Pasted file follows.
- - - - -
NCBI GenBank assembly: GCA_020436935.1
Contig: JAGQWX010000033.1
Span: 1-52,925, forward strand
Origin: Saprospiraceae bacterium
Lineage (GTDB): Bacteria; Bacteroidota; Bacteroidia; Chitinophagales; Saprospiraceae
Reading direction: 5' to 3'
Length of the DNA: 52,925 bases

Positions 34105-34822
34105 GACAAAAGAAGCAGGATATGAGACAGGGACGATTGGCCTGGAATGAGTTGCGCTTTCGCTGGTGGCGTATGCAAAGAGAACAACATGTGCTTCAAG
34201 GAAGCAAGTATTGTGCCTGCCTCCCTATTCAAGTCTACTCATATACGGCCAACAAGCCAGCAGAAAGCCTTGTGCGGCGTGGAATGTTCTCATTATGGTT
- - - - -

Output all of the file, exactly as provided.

NCBI GenBank assembly: GCA_020436935.1
Contig: JAGQWX010000033.1
Span: 1-52,925, forward strand
Origin: Saprospiraceae bacterium
Lineage (GTDB): Bacteria; Bacteroidota; Bacteroidia; Chitinophagales; Saprospiraceae
Reading direction: 5' to 3'
Length of the DNA: 52,925 bases

Positions 34105-34822
34105 GACAAAAGAAGCAGGATATGAGACAGGGACGATTGGCCTGGAATGAGTTGCGCTTTCGCTGGTGGCGTATGCAAAGAGAACAACATGTGCTTCAAG
34201 GAAGCAAGTATTGTGCCTGCCTCCCTATTCAAGTCTACTCATATACGGCCAACAAGCCAGCAGAAAGCCTTGTGCGGCGTGGAATGTTCTCATTATGGTT